Personal Finance

Retiring early withdrawing rrsp

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  • Dec 15th, 2018 8:27 pm
[OP]
Jr. Member
Jan 24, 2014
148 posts
23 upvotes

Retiring early withdrawing rrsp

Hi everyone. If I am retiring early so I won't be working next year and I am not 60 yet. What are the penalties I'll get.for withdrawing my rrsp? Will it make a difference since I will be in a low tax bracket? Thanks!
20 replies
Deal Fanatic
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Feb 19, 2010
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spankypants wrote:
Dec 13th, 2018 1:25 am
Hi everyone. If I am retiring early so I won't be working next year and I am not 60 yet. What are the penalties I'll get.for withdrawing my rrsp? Will it make a difference since I will be in a low tax bracket? Thanks!
Why would there be any penalties? :eek:

My wife and I also early-retired and have both been grinding down our LIRA and RSP accounts and targeting the high end of the lowest tax bracket (~$46K per year) for our annual income.

You will pay withholding taxes (prepayment of your tax liability) when you de-register but you'll likely get some of that back if you manage your taxable income accordingly.
Member
User avatar
May 31, 2018
210 posts
274 upvotes
Saskatchewan
No penalties unless you're invested in something like Golden Opportunities in SK and want to withdraw early...they offered significant tax benefits but you had to stay in for at least 8 years if I remember right.

Like Conquistador we skated the edge of the bottom and next bracket as we drained our RRSP's over the last ~10 years, and aside from the withholding tax there was also a $50 fee per redemption (we had most of them with TD). Our accountant did all of the math for us to ensure we didn't go over the bracket line as we had other variable income in those years, so hiring someone might be an option if you're unsure how much you can "safely" withdraw each year.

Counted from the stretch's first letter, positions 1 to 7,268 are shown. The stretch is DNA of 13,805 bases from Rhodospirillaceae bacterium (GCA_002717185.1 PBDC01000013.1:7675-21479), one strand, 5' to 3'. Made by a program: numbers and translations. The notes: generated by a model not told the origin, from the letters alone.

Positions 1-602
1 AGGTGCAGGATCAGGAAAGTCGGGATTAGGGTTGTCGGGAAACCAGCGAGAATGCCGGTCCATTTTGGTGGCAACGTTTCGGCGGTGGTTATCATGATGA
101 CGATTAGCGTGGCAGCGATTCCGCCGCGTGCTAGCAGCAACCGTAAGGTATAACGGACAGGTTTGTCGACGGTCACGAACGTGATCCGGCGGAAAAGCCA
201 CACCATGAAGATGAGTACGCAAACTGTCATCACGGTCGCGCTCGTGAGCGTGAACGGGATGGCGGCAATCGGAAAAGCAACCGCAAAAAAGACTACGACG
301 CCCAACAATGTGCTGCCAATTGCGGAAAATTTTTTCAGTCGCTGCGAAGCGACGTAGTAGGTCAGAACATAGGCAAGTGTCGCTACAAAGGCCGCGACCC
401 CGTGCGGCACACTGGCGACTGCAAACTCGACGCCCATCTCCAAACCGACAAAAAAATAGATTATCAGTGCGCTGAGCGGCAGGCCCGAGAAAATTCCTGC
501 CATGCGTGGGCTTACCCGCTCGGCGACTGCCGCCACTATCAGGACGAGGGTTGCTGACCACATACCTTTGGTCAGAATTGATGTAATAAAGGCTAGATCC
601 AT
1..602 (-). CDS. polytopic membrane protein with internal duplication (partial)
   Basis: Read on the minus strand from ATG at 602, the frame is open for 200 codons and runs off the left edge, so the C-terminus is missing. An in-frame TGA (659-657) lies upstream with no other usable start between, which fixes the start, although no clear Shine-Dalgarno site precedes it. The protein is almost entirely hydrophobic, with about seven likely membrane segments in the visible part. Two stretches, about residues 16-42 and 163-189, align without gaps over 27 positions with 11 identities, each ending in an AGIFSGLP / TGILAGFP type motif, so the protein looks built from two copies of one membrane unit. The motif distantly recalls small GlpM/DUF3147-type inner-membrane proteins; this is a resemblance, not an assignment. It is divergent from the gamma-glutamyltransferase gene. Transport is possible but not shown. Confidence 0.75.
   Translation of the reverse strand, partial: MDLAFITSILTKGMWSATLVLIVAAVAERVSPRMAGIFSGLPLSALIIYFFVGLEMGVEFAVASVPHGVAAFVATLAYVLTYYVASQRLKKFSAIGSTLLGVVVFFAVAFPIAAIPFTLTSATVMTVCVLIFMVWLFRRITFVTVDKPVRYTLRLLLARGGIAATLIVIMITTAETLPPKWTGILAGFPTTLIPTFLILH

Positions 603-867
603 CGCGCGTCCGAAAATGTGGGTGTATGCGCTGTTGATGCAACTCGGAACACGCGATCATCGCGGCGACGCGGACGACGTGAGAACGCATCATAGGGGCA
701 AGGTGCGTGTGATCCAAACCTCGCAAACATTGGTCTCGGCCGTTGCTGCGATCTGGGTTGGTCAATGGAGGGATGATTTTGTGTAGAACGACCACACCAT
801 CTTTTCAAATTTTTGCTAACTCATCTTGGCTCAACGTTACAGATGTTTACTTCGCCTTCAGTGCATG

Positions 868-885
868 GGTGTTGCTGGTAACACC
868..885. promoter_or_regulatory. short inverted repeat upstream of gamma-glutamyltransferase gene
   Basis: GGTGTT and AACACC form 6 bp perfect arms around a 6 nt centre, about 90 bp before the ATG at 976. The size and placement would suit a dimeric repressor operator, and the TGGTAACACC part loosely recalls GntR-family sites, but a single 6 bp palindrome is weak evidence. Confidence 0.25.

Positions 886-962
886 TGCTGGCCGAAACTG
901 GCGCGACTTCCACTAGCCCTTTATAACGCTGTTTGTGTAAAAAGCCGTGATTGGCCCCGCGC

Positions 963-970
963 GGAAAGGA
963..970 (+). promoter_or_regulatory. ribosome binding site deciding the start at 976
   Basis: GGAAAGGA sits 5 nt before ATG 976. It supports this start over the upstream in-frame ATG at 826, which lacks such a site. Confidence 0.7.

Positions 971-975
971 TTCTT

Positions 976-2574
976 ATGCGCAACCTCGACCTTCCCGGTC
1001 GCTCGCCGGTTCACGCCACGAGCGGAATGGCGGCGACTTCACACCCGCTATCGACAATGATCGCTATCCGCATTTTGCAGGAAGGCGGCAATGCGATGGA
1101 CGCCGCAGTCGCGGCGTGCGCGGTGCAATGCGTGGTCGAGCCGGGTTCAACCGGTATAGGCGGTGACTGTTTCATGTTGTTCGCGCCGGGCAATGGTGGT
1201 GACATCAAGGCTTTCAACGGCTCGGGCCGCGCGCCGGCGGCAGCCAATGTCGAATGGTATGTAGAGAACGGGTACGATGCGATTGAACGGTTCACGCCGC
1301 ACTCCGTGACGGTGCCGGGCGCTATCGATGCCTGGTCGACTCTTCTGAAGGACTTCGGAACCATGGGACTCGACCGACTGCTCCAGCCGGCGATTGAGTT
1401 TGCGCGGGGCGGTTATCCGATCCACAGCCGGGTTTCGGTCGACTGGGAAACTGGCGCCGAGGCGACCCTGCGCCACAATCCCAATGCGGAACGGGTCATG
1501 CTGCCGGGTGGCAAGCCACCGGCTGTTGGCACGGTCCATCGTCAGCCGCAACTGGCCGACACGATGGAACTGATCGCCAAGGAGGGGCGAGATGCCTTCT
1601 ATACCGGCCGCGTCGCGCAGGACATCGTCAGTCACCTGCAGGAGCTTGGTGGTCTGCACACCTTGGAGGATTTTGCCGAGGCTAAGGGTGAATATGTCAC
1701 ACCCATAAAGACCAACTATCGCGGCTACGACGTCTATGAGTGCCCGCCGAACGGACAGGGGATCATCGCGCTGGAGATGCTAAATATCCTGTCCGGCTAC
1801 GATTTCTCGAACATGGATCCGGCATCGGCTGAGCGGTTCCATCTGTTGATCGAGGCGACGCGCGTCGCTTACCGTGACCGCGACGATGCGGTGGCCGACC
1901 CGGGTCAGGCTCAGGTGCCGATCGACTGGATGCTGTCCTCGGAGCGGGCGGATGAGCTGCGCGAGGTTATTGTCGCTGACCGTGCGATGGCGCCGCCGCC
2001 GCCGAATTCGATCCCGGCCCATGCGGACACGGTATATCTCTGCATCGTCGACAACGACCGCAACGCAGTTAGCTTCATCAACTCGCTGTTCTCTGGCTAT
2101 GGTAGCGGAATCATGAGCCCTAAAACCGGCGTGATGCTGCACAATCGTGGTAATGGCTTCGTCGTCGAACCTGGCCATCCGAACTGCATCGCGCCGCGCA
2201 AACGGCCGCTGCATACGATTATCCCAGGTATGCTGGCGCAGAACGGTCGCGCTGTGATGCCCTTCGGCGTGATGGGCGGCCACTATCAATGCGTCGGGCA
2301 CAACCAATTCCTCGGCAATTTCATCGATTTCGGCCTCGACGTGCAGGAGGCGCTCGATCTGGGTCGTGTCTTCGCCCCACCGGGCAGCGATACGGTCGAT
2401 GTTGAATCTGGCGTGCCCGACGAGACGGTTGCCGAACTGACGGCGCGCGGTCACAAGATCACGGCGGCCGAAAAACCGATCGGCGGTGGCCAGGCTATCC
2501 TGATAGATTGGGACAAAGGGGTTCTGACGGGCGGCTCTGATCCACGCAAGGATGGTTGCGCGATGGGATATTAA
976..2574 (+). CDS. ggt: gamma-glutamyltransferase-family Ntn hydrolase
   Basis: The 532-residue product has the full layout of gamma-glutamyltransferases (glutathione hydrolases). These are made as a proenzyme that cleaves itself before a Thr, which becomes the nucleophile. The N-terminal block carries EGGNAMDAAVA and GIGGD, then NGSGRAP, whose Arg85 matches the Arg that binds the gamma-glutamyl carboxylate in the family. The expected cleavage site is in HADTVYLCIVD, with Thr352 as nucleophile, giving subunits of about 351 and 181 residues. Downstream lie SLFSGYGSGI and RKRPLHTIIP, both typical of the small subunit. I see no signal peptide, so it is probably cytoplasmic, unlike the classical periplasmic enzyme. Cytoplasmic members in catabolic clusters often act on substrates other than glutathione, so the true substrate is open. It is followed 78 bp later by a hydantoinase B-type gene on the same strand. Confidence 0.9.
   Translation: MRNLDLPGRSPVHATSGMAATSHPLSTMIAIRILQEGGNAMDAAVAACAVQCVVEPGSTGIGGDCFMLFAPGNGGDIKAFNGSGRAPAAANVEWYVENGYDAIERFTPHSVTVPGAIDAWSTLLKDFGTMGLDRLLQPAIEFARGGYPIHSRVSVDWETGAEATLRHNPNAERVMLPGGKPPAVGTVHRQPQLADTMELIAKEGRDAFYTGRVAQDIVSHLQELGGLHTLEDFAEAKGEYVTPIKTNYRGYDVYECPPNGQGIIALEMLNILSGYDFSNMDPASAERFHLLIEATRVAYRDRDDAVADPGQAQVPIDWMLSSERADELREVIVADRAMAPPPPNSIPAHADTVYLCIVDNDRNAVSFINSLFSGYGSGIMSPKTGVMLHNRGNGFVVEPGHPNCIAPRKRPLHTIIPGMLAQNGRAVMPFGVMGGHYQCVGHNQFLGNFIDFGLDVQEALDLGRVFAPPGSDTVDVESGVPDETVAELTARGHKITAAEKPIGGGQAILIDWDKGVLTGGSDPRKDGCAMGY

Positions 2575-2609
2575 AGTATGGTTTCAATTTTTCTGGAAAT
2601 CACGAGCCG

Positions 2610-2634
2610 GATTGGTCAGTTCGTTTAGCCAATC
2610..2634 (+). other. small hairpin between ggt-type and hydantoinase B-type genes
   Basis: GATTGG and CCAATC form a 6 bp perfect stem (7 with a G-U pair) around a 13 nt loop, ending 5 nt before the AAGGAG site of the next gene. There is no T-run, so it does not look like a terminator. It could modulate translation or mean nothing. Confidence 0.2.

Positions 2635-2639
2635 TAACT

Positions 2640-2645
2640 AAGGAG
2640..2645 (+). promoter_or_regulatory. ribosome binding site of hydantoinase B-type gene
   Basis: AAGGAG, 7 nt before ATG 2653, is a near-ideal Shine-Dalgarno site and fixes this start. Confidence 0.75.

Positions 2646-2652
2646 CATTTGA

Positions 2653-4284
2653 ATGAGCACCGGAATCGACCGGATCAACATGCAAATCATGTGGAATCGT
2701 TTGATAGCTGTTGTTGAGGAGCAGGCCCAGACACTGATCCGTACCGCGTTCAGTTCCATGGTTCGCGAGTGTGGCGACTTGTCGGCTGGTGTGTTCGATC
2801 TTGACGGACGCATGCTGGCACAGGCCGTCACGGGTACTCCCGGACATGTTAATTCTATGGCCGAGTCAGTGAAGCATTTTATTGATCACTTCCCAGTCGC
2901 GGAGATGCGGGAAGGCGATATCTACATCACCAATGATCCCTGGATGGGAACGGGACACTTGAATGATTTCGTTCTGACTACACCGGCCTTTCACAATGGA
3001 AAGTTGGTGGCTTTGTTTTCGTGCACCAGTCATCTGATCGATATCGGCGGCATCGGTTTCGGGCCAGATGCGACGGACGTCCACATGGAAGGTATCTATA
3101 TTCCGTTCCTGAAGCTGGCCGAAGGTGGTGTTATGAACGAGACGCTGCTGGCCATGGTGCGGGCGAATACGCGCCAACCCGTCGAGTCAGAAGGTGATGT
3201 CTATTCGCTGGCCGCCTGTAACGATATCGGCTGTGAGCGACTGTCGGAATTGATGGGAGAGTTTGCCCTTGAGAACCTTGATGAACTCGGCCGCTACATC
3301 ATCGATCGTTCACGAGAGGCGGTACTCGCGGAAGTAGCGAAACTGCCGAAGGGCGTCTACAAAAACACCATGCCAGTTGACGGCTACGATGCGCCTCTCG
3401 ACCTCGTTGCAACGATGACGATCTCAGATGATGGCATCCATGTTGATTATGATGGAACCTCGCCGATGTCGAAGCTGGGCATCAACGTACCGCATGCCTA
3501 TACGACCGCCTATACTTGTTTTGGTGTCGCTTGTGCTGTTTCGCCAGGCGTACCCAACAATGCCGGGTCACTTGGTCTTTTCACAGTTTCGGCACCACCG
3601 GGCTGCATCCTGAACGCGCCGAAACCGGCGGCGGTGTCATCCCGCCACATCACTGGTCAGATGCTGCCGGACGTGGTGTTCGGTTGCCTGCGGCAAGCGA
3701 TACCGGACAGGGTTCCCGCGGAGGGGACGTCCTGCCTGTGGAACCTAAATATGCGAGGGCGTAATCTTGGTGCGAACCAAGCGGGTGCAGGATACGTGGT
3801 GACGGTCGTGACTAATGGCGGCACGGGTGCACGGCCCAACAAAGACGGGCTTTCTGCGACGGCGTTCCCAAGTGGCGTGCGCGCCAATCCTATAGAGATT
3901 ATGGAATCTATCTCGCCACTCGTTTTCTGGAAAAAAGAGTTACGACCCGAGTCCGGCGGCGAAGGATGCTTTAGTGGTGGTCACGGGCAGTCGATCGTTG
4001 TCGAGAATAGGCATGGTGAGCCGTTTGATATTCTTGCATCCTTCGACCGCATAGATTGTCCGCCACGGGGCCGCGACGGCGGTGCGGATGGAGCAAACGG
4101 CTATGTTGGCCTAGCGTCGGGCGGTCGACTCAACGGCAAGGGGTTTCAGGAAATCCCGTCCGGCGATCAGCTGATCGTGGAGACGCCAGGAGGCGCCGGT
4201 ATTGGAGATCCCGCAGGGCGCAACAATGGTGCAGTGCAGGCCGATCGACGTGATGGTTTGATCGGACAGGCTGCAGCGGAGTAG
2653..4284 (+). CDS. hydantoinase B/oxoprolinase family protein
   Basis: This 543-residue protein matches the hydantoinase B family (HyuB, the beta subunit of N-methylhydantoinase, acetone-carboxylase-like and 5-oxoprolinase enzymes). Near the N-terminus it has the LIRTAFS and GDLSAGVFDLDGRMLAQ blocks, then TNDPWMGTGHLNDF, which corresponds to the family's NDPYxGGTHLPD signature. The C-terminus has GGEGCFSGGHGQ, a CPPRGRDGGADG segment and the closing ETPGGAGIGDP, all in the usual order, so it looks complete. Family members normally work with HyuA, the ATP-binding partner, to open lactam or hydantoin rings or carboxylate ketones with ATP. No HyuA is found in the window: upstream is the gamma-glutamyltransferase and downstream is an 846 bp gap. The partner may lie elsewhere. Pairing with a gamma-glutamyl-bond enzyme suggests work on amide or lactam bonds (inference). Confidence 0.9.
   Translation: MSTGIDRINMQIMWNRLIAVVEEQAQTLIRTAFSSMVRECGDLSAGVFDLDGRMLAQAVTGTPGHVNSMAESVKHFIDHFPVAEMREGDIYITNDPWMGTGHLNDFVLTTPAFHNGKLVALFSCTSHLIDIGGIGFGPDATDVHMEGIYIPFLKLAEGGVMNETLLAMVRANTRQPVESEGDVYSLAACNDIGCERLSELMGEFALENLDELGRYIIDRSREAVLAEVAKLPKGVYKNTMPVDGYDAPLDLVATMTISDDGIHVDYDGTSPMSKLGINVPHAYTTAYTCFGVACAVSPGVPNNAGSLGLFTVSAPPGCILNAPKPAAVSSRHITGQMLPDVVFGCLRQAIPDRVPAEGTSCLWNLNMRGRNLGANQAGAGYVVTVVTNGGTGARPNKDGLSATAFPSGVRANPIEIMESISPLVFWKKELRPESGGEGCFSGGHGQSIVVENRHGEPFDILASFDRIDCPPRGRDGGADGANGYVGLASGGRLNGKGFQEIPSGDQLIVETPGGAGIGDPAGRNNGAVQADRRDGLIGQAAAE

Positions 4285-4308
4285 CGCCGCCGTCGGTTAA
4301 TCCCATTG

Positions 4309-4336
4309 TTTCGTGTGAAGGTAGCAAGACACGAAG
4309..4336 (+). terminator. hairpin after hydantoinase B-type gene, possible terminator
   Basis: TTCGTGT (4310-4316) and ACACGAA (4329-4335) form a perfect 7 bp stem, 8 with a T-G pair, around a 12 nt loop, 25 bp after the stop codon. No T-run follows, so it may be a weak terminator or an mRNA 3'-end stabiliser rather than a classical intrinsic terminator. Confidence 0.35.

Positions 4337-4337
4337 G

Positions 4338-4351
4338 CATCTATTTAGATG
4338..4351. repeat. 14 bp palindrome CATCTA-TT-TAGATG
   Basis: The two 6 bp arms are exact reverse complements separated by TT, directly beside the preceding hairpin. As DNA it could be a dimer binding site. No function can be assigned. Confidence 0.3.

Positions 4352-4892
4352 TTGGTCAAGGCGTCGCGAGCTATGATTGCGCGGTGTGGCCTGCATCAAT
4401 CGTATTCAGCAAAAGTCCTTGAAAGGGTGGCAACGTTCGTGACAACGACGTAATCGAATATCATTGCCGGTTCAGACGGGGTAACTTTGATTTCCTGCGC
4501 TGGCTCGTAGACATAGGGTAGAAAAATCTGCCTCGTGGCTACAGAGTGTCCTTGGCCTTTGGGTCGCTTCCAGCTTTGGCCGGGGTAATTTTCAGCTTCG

Member
Jun 19, 2007
492 posts
247 upvotes
Halifax
Conquistador wrote:
Dec 13th, 2018 1:58 am
Why would there be any penalties? :eek:

My wife and I also early-retired and have both been grinding down our LIRA and RSP accounts and targeting the high end of the lowest tax bracket (~$46K per year) for our annual income.

You will pay withholding taxes (prepayment of your tax liability) when you de-register but you'll likely get some of that back if you manage your taxable income accordingly.
Out of curiosity how are you pulling money out of your LIRA? I currently have one that was a pension at an old company I got laid off from. I don't need the money per se, but would much rather have access to it as I find it an affront for them to restrict access to my own money, would also be good to get it out from under the registered umbrella while avoiding tax since my (employment) income will likely be around 0 next couple years.

As to the OP, no penalties, here it's just treated like income so you pay regular income tax, I've done it twice before, no issue at all. So the only thing (ideally planned out well in advance) is to avoid putting away RRSP money when you're making less, and avoid withdrawing it it you have a lot of other income. So many people I meet simply don't understand what the actual benefit of an RRSP is. Basically, it's the time value of whatever refund you get until you start pulling money out, + the difference in marginal tax rate between when you put it away and pull it out.